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      The Effect of Interdialytic Combined Resistance and Aerobic Exercise Training on Health Related Outcomes in Chronic Hemodialysis Patients: The Tunisian Randomized Controlled Study

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          Background: Tunisia has the highest prevalence of hemodialysis patients compared to the other countries in North Africa. Dialysis centers rarely offer an exercise program to prevent physiological and psychological dialysis therapy-related alterations in chronic hemodialysis patients.

          Aim: To examine the effect of combined endurance-resistance training program on physiological and psychological outcomes in patients undergoing hemodialysis.

          Methods: We designed a single blinded, randomized, controlled study for a period of 4 months. Patients were randomized to intervention group or control group. Intervention group patients received 4 training sessions per week, held on non-hemodialysis days for a period of 4 months, whereas control group patients continued their regular lifestyle practice without direct intervention from the personnel of this investigation. Patients were evaluated at baseline (initial assessment) and after the four-month study period (final assessment) by the same investigator blinded to treatment group assignment using physical, physiological, and psychological measurements.

          Results: Compared with control group, intervention group showed significant improvement in physical performance during the sit-to-stand-to-sit tests (STS-10: −16.2%, ES = −1.65; STS-60: +23.43%, ES = 1.18), handgrip force task (+23.54%, ES = 1.16), timed up and go test (−13.86%, ES = −1.13), and 6-min walk test (+15.94%, ES = 2.09). Likewise, mini nutritional assessment long form scores after intervention period were significantly higher in the intervention group compared to the control group (ES = 1.43). Physical and mental component scores of SF-36 questionnaire increased significantly in the intervention group (ES = 1.10 and ES = 2.06, respectively), whereas hospital anxiety and depression scale scores decreased significantly (ES = −1.65 and ES = −2.72, respectively). Regarding biological parameters, intervention group displayed improvement in systolic and diastolic blood pressures (ES = −2.77 and ES = −0.87, respectively), HDL-cholesterol, LDL-cholesterol, and triglycerides systematic levels (ES = 1.15, ES = −0.98, and ES = −1.01, respectively); however no significant effect of intervention period was observed on C-reactive protein, hemoglobin, albumin, and total cholesterol levels ( P > 0.05).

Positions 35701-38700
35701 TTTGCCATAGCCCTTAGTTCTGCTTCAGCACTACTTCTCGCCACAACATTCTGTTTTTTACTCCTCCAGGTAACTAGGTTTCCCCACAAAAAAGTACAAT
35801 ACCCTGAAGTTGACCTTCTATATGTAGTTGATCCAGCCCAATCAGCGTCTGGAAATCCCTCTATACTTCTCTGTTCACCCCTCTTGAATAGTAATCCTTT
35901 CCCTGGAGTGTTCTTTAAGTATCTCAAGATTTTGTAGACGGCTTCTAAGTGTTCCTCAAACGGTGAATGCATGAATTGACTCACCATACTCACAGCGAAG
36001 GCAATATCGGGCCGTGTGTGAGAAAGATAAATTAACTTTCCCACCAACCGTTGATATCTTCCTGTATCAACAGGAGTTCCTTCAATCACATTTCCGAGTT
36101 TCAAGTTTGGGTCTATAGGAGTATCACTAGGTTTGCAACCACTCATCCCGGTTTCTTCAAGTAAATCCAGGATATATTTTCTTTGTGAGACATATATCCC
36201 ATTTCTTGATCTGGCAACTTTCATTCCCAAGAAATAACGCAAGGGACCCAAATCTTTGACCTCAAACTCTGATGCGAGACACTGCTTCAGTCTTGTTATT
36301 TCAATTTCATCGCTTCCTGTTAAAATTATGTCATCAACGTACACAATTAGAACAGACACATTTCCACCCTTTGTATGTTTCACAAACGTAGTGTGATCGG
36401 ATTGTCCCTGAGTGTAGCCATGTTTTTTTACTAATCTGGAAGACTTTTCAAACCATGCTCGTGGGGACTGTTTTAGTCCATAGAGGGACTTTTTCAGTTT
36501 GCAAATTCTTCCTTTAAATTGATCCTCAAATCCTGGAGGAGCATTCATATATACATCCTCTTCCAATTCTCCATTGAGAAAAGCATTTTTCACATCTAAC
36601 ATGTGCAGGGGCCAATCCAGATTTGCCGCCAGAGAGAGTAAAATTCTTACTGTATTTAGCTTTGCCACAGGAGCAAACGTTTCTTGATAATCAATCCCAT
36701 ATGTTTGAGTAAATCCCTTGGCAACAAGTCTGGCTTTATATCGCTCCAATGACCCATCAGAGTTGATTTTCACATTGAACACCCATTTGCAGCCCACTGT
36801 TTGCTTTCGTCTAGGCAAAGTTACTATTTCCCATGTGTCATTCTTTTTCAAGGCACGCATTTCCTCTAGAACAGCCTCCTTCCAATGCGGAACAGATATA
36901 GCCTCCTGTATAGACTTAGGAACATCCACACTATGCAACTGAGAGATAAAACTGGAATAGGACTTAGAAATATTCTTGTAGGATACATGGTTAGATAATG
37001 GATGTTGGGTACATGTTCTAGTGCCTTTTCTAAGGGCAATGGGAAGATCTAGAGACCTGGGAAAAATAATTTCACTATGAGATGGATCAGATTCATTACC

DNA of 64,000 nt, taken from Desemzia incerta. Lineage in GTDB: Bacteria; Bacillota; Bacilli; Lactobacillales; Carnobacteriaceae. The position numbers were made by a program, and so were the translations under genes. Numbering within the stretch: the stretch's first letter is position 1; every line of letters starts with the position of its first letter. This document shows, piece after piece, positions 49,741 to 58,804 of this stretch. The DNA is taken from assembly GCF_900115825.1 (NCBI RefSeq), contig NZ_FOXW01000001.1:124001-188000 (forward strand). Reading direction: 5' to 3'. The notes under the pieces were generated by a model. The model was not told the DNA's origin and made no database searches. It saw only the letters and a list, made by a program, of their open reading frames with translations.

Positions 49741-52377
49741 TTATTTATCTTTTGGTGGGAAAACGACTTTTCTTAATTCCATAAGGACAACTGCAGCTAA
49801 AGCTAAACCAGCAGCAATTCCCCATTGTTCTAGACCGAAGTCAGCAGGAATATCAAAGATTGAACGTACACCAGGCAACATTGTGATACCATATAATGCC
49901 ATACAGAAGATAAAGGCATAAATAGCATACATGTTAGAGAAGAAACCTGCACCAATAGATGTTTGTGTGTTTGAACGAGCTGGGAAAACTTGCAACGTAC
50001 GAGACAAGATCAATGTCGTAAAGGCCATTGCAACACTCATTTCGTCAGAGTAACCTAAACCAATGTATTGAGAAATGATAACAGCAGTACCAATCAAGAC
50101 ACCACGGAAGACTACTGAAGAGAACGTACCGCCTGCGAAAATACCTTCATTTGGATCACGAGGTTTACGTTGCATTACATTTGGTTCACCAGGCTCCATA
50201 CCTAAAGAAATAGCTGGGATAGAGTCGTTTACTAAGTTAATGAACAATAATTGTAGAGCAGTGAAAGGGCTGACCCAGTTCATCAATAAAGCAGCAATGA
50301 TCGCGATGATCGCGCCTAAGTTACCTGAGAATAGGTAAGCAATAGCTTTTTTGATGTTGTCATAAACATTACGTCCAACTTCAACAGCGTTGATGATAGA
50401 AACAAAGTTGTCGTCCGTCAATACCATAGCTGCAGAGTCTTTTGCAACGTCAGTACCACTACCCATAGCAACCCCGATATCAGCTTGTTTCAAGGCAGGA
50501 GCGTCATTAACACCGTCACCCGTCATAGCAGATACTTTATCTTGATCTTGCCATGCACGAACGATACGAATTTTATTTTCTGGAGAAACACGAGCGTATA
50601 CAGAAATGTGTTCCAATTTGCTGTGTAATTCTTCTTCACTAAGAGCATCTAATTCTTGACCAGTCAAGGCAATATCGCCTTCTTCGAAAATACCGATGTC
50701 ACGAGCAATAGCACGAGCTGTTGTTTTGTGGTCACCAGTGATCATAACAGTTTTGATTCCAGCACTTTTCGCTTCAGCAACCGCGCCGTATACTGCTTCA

Conclusion: The current study showed that combined endurance-resistance training program had a beneficial effect on physical capacity and quality of life in chronic hemodialysis patients.

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          Most cited references 46

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          SF-36 health survey update.

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            The Mini Nutritional Assessment (MNA) and its use in grading the nutritional state of elderly patients.

            The Mini Nutritional Assessment (MNA) has recently been designed and validated to provide a single, rapid assessment of nutritional status in elderly patients in outpatient clinics, hospitals, and nursing homes. It has been translated into several languages and validated in many clinics around the world. The MNA test is composed of simple measurements and brief questions that can be completed in about 10 min. Discriminant analysis was used to compare the findings of the MNA with the nutritional status determined by physicians, using the standard extensive nutritional assessment including complete anthropometric, clinical biochemistry, and dietary parameters. The sum of the MNA score distinguishes between elderly patients with: 1) adequate nutritional status, MNA > or = 24; 2) protein-calorie malnutrition, MNA < 17; 3) at risk of malnutrition, MNA between 17 and 23.5. With this scoring, sensitivity was found to be 96%, specificity 98%, and predictive value 97%. The MNA scale was also found to be predictive of mortality and hospital cost. Most important it is possible to identify people at risk for malnutrition, scores between 17 and 23.5, before severe changes in weight or albumin levels occur. These individuals are more likely to have a decrease in caloric intake that can be easily corrected by nutritional intervention.